to relate to one another. “If we can teach children how to get on at this level, then it becomes habit,” she says. “They can go into the world meeting people with differences and learn that they don’t have to challenge everybody with a different outlook. “And we developed a very strong vision and code for our school of being strongly polite – where we follow the commands of the bible and have values around kindness, thoughtfulness, consideration, common sense and compassion. “We don’t make a pointed division around categories of faith. We celebrate, we follow the Church of England plan for the year for worship, which allows us to talk about holidays or celebrations of different faiths. Or recognise similarities, whether it’s something around fasting, or
whether it’s something around celebratory event for a different faith. We do recognise that, but we don’t separate. “All these little things help to make a child feel more valued and have more self-worth. If they feel like that, then they are more likely to be able to go out and to treat others the same way.” “Children need to be able to problem solve, and they need to be able to learn about the universe and understand the world they live in. So we also have specialist teachers come to do music and PE and art. I am very grateful and lucky that we have access to Thomas’s School Foundation, who have funded a lot of the art projects that we are able to deliver.” The combination has had a deep impact on the school’s academic results. The 2016 reports made for happy reading.
An ‘Outstanding’ from SIAMs and ‘Good’ across the board from Ofsted. But has this transformation been made clear to parents? “There was clearly a misunderstanding as to what the school was. Some parents felt the school should become a community school and so I, as a new Head, and two new governors, were really challenged as to its direction. “We had to prove that we were intent on giving their children that good education. We were also mindful that some families were coming into a system that is really different from their own. “But they’ve seen the progress of the data and our concern for their children’s wellbeing and social welfare. We have seen the same families become very supportive, which is really rewarding.”
2018 Key Stage 2 Results % of Children Meeting Expected Standards National Average
90% 84% 75%
St Cuthbert Average
Grammar, Spelling, Punctuation
Blue Plaques – A Tour – Part 5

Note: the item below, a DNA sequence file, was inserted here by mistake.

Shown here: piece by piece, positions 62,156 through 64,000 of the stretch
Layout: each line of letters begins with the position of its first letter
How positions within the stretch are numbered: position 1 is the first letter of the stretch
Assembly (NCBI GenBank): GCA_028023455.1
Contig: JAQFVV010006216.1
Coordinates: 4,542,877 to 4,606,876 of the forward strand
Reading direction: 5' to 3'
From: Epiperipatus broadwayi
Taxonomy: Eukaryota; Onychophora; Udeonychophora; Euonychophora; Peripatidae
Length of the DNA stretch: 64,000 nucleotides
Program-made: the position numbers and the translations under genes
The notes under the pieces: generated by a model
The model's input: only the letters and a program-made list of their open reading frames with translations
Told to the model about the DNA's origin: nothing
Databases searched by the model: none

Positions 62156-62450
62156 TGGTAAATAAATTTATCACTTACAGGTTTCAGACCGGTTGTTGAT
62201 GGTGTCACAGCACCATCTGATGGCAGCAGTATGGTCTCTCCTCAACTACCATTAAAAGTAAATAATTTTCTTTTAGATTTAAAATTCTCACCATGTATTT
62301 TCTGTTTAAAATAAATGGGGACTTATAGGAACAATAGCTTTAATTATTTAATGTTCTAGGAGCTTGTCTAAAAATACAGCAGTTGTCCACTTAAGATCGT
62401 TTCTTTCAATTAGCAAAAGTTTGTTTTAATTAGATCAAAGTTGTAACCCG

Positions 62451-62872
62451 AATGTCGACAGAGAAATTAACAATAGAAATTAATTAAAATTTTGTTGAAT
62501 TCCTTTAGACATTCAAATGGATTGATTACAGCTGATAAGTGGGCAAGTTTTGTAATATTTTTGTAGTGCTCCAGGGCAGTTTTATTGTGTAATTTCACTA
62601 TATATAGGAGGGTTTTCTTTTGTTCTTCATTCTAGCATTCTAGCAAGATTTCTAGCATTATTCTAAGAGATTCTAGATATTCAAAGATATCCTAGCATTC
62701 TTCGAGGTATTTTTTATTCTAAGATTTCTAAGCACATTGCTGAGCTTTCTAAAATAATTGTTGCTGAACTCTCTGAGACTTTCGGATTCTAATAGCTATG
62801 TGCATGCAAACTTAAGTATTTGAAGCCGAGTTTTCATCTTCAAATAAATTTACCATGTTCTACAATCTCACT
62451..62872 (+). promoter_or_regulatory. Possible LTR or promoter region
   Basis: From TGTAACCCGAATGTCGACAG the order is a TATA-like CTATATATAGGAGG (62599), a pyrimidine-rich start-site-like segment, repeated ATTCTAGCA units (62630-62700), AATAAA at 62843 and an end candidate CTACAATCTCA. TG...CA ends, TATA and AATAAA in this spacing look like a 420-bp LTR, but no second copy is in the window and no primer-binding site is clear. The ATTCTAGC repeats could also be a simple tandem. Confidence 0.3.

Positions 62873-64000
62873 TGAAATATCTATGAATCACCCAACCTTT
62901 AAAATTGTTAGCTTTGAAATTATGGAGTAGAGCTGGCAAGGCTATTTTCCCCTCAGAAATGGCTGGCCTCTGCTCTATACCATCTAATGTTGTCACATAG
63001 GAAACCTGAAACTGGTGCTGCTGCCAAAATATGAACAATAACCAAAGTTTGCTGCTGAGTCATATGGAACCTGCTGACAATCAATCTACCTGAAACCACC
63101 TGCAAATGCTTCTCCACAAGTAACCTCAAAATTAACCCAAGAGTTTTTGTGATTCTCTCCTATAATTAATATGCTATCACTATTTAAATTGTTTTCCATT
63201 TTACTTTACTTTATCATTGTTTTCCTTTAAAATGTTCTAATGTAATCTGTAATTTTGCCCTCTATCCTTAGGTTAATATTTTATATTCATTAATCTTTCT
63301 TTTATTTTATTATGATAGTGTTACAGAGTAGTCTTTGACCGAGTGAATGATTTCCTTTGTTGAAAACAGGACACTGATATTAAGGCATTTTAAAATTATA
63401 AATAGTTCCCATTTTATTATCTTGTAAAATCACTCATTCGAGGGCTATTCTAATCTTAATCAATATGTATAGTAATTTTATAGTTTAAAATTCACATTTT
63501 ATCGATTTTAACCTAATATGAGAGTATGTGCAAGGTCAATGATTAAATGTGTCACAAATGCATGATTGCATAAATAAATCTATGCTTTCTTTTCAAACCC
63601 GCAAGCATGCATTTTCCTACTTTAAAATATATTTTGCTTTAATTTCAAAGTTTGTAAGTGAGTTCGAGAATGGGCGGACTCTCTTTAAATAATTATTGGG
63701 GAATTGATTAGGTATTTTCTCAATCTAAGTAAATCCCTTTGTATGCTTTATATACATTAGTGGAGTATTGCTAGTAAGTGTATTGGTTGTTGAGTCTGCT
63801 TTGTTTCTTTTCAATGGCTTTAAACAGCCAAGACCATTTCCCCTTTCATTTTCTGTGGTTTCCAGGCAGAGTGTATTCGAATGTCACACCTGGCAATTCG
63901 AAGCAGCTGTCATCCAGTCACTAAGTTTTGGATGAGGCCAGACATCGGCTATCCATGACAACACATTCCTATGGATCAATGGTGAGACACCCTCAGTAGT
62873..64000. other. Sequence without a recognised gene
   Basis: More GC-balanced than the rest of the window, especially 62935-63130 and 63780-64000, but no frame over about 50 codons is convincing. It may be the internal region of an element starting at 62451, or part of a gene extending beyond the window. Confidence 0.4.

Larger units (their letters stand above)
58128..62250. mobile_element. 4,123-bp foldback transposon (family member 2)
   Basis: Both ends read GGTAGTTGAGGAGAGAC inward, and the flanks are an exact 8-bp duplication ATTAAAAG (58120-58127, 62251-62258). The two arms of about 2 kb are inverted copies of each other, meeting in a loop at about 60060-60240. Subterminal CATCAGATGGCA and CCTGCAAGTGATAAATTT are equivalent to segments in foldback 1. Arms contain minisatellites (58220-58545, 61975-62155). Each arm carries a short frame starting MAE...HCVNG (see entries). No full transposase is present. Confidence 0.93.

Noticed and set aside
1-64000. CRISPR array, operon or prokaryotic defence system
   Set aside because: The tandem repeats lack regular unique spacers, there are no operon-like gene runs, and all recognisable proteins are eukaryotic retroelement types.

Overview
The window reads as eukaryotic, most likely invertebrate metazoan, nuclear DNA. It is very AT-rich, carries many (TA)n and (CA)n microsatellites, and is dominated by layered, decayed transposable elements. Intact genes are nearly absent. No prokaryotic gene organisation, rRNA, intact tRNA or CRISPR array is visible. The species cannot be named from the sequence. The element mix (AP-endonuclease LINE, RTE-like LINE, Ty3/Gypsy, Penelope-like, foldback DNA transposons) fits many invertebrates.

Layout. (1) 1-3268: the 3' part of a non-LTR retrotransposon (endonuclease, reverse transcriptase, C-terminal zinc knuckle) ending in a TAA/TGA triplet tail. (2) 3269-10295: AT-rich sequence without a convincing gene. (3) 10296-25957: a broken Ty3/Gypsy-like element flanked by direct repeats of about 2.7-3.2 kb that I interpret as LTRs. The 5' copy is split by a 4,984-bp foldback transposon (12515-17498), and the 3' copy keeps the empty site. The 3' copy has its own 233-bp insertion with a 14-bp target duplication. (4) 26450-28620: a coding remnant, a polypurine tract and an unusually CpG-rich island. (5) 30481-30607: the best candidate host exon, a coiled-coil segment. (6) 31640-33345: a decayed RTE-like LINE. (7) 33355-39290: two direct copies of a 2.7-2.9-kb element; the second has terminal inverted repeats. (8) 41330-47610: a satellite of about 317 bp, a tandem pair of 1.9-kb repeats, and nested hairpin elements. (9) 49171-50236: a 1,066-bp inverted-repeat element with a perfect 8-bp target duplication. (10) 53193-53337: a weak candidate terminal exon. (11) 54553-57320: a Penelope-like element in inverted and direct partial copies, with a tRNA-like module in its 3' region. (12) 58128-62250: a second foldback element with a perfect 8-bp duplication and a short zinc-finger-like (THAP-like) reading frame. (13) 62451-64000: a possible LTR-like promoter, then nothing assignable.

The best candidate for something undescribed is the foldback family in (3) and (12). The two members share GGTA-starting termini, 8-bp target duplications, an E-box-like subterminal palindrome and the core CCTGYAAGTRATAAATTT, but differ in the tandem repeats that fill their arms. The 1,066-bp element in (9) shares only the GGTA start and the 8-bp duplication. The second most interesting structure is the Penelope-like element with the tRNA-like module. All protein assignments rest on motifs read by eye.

This issue The Court takes a look at a tower of spies. The Empress State Building By Thaddeus Bell One of Earl’s Court’s most striking landmarks is the 117m tall Empress State Building with its three main facades, each curving in a concave sweep like parabolic radar antennae; listening to West London. Which is a less fanciful The land surrounding ESB description than you might think serves as a good defence from as mid 20th century martial intruders and the building technology was in the mindset of remains one for keeping secrets. the commission right from the This haunting barrenness is in start, its architectural form and its marked contrast to the previous destined usage went hand in hand structure which attracted and it wasn’t just West London millions of visitors in the late that was being listened to. 19th and early 20th centuries; In planning applications the and which is still commemorated Empress State Building (known in ESB’s name. The Empress as ESB to current residents) Hall, celebrating Queen Victoria, was officially built to be a hotel. was built in the late 1800s by However without a single Inside The Prince at Brompton Crossing the theatre impresario Imre bedroom made, the real reason Kiralfy, one of two Hungarian for it’s erection became manifest brothers who became famous for before it was even finished: as the creating mammoth spectacles, headquarters for the Admiralty. the UK’s version of Barnum and At the height of the Cold War it was standard practice to obfuscate Bailey. Imre was responsible for designing the ground-breaking to keep Army, Navy or Airforce Venice in London show at Olympia building as secret as possible; which involved re-creating canals especially during construction and palazzos and importing 100 when bugs or surveillance devices gondolas. According to The Times could be inserted into the fabric almost five million people came to of the building. Naval intelligence see it in its first year with 25,000 was almost certainly one of the attending on Boxing Day 1892. first operational departments The Empress Hall was big enough within ESB. to fit 5,000 people, it was wider Its telecommunications than the ESB is tall and 70m long capabilities were clear. On completion in 1962, and for a year, with a stage six times wider than the largest Theatre of the time. the 28-storey building was the The front of the stage also hid a tallest in London before Millbank large water tank which could be tower was finished. Originally revealed by rolling back a series it was 100m tall but subsequent of platforms. The productions renovation has put three floors, would offer exotic glimpses from and another 17.3m, on it. history and around the world with It was designed by Stone, Toms ice skating, cowboy rodeos and & Partners who had already song and dance shows. During distinguished themselves in WWI the hall was repurposed to modern commercial block house Belgian refugees and was building with Caltex House returned to an ice rink in 1935, in Knightsbridge, now 1 home to ice skating spectaculars Knightsbridge Green (those until it was demolished. two trees just east of Harrods), Considering the secrecy of its elegantly described by Nikolaus commission, the name “Empress Pevsner as “1955-57. Twelve State Building” was more than storeys of glass and concrete.” 6